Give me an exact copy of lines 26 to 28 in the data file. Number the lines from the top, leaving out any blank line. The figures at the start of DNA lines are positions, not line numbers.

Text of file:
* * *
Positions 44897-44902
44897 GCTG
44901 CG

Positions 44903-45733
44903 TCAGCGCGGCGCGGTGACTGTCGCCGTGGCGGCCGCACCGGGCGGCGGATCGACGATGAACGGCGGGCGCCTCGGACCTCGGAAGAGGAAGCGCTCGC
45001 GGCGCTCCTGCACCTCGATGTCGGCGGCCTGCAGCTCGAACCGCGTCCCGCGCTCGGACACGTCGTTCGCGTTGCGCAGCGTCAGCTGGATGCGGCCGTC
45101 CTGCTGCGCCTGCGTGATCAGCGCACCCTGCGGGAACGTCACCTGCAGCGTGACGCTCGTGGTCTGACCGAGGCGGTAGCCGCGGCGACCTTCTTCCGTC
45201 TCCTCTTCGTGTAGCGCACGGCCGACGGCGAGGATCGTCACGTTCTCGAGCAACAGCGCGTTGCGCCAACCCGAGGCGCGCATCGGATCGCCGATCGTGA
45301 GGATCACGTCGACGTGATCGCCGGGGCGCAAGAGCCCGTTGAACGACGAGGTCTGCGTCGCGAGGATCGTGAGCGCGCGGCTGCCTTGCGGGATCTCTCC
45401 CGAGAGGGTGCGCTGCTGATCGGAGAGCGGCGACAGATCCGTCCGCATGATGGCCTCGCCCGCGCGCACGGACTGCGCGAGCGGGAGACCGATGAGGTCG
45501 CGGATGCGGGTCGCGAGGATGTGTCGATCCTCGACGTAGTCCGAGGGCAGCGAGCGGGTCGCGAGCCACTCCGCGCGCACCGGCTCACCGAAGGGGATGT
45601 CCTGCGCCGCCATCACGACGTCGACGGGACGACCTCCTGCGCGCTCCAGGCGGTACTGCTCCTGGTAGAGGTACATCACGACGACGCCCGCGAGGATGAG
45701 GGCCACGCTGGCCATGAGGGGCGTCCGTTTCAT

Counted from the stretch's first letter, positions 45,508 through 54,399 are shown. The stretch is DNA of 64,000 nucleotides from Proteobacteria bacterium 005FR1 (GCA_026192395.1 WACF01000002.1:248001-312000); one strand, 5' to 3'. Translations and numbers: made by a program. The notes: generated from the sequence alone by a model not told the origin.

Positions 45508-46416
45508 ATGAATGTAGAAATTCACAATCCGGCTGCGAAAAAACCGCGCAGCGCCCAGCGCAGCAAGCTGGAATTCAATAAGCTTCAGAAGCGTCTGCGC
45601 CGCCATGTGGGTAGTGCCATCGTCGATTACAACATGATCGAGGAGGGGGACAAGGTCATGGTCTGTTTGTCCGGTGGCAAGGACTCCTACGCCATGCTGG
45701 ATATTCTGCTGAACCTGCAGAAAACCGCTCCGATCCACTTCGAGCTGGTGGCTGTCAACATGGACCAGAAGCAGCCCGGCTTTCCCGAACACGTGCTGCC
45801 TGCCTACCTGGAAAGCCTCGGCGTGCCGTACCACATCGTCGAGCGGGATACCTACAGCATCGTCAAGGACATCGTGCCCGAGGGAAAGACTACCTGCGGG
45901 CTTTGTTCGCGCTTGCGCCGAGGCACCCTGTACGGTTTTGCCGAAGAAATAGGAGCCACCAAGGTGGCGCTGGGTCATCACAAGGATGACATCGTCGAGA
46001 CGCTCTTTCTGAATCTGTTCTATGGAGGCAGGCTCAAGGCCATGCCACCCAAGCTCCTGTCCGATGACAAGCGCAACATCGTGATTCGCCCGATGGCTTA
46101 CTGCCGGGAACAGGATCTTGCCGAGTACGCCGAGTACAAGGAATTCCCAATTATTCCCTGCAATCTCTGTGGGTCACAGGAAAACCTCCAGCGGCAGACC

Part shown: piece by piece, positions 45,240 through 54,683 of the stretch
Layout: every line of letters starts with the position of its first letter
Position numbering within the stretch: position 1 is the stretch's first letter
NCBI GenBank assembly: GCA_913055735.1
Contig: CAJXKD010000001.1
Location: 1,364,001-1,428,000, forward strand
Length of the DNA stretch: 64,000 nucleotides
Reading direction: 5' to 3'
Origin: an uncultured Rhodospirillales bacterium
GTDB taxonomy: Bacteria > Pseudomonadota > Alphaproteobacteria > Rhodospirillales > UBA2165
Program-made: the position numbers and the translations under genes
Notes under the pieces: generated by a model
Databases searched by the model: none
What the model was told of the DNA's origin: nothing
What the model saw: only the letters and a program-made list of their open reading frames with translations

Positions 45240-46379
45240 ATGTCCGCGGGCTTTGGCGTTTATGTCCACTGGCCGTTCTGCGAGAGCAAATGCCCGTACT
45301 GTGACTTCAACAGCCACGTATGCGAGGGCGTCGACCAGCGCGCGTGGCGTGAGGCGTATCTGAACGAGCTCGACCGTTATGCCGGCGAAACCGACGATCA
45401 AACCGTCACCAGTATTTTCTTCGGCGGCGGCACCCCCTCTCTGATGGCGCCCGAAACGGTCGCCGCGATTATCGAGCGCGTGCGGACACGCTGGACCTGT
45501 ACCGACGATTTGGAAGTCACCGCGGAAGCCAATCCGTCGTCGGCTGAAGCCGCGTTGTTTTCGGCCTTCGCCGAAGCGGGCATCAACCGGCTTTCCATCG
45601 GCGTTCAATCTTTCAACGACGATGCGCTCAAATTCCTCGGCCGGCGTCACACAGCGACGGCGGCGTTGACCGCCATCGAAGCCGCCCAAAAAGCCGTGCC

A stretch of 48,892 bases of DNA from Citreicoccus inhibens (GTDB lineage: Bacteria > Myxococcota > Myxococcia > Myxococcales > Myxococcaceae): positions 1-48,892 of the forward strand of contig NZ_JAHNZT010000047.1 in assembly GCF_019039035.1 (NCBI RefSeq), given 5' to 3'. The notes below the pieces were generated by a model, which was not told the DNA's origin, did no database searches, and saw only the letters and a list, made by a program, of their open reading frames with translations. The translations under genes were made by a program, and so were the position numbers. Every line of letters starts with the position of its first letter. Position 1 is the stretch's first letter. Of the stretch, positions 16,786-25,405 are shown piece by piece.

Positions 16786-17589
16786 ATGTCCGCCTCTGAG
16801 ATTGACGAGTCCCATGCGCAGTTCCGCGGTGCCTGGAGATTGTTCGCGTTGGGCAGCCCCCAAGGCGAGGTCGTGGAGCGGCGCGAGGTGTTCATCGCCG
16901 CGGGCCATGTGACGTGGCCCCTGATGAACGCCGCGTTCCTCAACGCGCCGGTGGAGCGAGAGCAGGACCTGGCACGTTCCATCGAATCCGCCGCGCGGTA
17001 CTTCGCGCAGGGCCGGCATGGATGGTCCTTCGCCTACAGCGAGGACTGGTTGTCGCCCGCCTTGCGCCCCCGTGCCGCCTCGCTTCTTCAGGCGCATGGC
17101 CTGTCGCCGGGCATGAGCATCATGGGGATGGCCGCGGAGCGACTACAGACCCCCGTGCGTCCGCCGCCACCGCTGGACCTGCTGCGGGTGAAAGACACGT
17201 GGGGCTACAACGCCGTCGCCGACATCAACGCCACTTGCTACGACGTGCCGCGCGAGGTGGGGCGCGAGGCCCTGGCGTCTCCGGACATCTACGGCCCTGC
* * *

NCBI GenBank assembly: GCA_913055735.1
Contig: CAJXKD010000001.1
Location: 1,364,001-1,428,000, forward strand